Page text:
A note on my departure from my stated intention to write about what I can see from my balcony: It's possible that the MMFA is visible from my balcony. It's on the street where I live; but it's 5.6 km away. It's within the range of "what can conceivably be seen from my balcony." Anyway, I'm not really strict about rules—even the ones I make up myself (like writing only about what I can see from my balcony). I'll deviate for an interesting opportunity anytime. This opportunity was another challenge: to photograph some of the exhibits under the limitations imposed by the museum environment: no tripod; no flash; too many people milling about. I still need lots of practice.
I was drawn to the Pompeii exhibition because volcanoes are fascinating. In the past few years I've had an opportunity to see many of them, and a few of them even fairly close-up: Quezaltepeque (San Salvador) in El Salvador; Masaya in Nicaragua; and Cotopaxi and Tungurahua (I can hardly believe I didn't photograph it) in Ecuador. Both Cotopaxi and Tungurahua were threatening to erupt recently, prompting the government of Ecuador to initiate evacuation plans for people living within their reach. Their activity has subsided, but it's only a matter of time before they erupt. Their eruptions will be spectacular and very dangerous to humans and other living things. But at least people won't be taken by surprise.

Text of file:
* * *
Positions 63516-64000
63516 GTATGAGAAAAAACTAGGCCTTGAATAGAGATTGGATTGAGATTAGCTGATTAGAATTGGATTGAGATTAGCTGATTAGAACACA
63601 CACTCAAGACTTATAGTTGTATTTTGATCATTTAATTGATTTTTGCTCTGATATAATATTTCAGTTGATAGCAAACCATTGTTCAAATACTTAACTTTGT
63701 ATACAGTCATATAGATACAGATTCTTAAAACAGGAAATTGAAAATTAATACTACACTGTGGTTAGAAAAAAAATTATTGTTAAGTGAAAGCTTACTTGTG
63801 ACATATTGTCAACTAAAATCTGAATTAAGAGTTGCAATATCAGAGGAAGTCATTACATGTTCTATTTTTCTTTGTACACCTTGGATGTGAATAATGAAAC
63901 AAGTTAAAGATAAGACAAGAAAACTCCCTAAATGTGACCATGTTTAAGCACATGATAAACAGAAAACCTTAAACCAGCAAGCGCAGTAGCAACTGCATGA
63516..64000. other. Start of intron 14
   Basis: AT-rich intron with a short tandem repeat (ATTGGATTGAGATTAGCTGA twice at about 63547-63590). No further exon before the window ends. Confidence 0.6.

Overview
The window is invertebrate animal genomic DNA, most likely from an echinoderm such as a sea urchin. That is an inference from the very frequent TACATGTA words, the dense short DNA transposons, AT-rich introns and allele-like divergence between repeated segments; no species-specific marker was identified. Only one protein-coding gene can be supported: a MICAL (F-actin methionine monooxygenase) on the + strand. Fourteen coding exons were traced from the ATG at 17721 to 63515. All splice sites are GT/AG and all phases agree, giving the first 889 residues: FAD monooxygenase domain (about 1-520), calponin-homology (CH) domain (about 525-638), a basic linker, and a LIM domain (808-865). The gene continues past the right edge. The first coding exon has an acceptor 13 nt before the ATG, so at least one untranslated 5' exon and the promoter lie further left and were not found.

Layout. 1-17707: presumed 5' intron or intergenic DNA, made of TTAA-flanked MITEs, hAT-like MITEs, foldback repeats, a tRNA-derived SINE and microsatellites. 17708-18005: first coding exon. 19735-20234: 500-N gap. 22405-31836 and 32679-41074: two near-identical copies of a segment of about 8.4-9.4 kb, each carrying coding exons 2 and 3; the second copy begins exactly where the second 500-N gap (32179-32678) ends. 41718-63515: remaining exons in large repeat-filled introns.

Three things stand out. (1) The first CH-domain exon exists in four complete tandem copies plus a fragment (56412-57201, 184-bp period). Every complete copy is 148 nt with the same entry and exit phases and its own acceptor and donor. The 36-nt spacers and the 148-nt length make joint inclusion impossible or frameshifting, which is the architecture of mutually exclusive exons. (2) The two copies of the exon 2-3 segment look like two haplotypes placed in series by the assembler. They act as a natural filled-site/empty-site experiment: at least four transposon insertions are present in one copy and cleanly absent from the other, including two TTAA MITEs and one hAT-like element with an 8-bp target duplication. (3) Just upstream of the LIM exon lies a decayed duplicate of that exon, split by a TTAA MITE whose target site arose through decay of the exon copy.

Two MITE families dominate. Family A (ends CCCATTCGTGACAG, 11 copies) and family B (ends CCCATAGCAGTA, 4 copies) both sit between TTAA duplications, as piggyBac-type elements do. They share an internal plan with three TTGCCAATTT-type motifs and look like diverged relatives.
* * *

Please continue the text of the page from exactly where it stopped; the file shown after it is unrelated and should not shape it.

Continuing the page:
Pompeii was a thriving town at the height of the Roman Empire. The art and the artifacts on exhibit show a highly civilised people with a refined aesthetic sense. These photos do not come close to reflecting the beauty of this glassware.
In 1819, when King Francis I of Naples visited the Pompeii exhibition at the Naples National Archaeological Museum with his wife and daughter, he was embarrassed by the erotic artwork ordered it to be locked away in a "secret cabinet", accessible only to "people of mature age and respected morals". Wikipedia
In 1599 Pompeii was partly uncovered when workers digging in the area found walls with frescoes. The architect Domenico Fontana examined them and then plastered over them.
Fontana's covering over the paintings has been seen both as censorship—in view of the frequent sexual content of such paintings—and as a broad-minded act of preservation for later times, as he would have known that paintings of the hedonistic kind later found in some Pompeian villas were not considered in good taste in the climate of the counter-reformation. Wikipedia